City leaders in Irvine and Huntington Beach are calling for an audit of the green power agency they created, saying it has failed to be transparent with the public and city leaders. 

The calls for an audit of the OC Power Authority came after a majority of the board of directors tried to call a meeting to consider firing their controversial CEO Brian Probolsky, who then filed a whistleblower complaint against them alleging corruption and double dealing to take over the agency. 

[Read: Chaos Grips OC’s Green Power Agency, CEO Under Fire, Files Whistleblower Complaint]

But before they could talk about taking any action, the agency’s top lawyer Ryan Baron shut down the conversation. 

Baron says that Huntington Beach Councilman Dan Kalmick, who was appointed as the city’s representative on the agency’s board last month, was improperly appointed and therefore can’t vote to call a special meeting – echoing a claim made by Probolsky in his whistleblower letter that Kalmick’s appointment violated open meeting laws. 

To read the letter, click here

Without Kalmick’s vote, there isn’t a majority willing to call for a discussion on Probolsky’s employment. 

“I’m not sure what game is being played by OCPA’S Counsel, but the City of Huntington Beach won’t be left without representation on the OCPA Board,” Kalmick said in a text message.

In its early days, Baron suggested Probolsky for the role of CEO and also suggested Antonia Castro-Graham, the agency’s former chief operating officer who quit at the end of last year. 

Baron did not respond to multiple requests for comment.

And when board president and Irvine Councilman Mike Carroll tried to call a special meeting to talk about the issue behind closed doors on June 2 with just over 24 hours notice to the rest of the board, they didn’t show up to the meeting, and the meeting was canceled due to a lack of quorum.  

The power authority was originally created in 2020 by the cities of Buena Park, Fullerton, Huntington Beach and Irvine with the goal of offering renewable energy at cheaper rates than Edison, but that vision hasn’t panned out. 

Member cities are already receiving power for businesses, with a residential rollout scheduled for October.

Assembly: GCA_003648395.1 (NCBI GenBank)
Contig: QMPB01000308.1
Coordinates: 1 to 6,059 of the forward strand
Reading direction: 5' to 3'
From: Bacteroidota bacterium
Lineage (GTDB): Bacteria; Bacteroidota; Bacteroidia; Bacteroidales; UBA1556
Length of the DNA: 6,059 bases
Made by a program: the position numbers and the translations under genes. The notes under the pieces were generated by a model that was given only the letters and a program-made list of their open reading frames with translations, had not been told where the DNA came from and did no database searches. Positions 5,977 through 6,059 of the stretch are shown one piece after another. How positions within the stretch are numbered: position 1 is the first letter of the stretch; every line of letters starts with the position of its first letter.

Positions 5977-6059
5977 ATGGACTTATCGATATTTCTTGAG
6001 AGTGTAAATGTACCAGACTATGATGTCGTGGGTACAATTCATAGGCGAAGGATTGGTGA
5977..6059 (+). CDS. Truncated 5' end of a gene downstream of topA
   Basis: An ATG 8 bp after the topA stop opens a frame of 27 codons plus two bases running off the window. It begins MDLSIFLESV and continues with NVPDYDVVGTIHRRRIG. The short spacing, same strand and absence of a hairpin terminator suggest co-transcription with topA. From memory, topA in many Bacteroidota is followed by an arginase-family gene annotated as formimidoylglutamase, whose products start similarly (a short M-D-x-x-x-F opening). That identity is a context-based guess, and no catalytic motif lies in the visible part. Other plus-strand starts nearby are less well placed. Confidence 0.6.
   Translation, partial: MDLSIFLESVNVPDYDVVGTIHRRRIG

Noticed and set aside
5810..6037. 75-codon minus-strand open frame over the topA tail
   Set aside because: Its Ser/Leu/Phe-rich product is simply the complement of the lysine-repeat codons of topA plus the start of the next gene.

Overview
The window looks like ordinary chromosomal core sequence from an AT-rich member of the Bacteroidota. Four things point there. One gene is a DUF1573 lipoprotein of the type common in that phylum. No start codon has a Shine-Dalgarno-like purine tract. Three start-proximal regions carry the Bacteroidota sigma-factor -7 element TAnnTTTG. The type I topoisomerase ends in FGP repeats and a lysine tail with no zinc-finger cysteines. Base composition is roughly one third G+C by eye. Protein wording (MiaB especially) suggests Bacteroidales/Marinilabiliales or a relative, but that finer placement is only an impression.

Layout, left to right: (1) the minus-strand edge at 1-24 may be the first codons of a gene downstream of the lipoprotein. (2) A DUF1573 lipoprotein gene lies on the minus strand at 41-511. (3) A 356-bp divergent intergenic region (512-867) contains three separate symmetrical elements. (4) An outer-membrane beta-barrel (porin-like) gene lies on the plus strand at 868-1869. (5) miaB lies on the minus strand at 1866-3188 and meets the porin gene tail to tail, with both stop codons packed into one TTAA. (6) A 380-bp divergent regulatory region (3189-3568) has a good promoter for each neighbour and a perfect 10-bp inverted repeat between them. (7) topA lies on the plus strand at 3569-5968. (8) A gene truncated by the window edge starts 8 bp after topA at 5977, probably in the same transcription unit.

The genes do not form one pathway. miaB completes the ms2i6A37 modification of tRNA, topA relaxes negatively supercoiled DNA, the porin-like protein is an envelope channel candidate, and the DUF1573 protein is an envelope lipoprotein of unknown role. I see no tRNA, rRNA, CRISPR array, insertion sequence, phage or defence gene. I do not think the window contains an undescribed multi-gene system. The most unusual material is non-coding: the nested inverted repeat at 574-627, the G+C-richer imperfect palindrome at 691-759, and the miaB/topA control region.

Questions around the agency’s management under Probolsky have continued to grow, including the abrupt resignation of chief operating officer Castro-Graham last December, a price hike with the agency’s rollout after it was promised it would be cheaper than Southern California Edison, a $1.9 million from the California Public Utilities Commission and ongoing questions over the agency’s lack of transparency. 

While the agency is governed by appointed council members from each city involved and supervisors from the county, representatives haven’t been able to talk about the issues this month. 

Instead, they’re doing it at their individual council meetings tonight.  

Individual council members like Irvine Councilman Larry Agran and Huntington Beach Councilman Erik Peterson have publicly questioned the agency’s work for months, but the agency’s work has been rarely discussed from the council dais. 

When Agran began calling for a discussion or potential audit on the agency in September 2021, none of his colleagues would grant him the support to put it on the agenda until Mayor Farrah Khan, who also serves on the agency’s board, reversed her position and supported the move. 

In their memo to city manager Oliver Chi, Agran wrote the time had come to discuss the city’s potential legal liability as the primary funder of the agency. 

“The Orange County Power Authority has faced calls for transparency for more than a year. These calls have gone unheeded,” Agran wrote in a letter Khan signed onto. “It is clear that the Orange County Power Authority requires immediate public attention and urgent oversight.” 

Following Irvine’s announcement of that discussion, the Huntington Beach City Council convened a special meeting for tonight to discuss “an apparent lack of transparency at the Orange County Power Authority,” and to support calls for an audit of the agency that would be publicly released. 

County supervisor Katrina Foley also called for a review of the agency during the supervisors meeting last week, a move her colleagues unanimously supported. 

The Irvine City Council is set to begin discussing the issue at 3:00 p.m. today, with Huntington Beach scheduled to begin their conversations at 6:00 p.m. behind closed doors before publicly discussing the issue. 

Noah Biesiada is a Voice of OC Reporter and corps member for Report for America, a GroundTruth initiative. Contact him at or on Twitter @NBiesiada.


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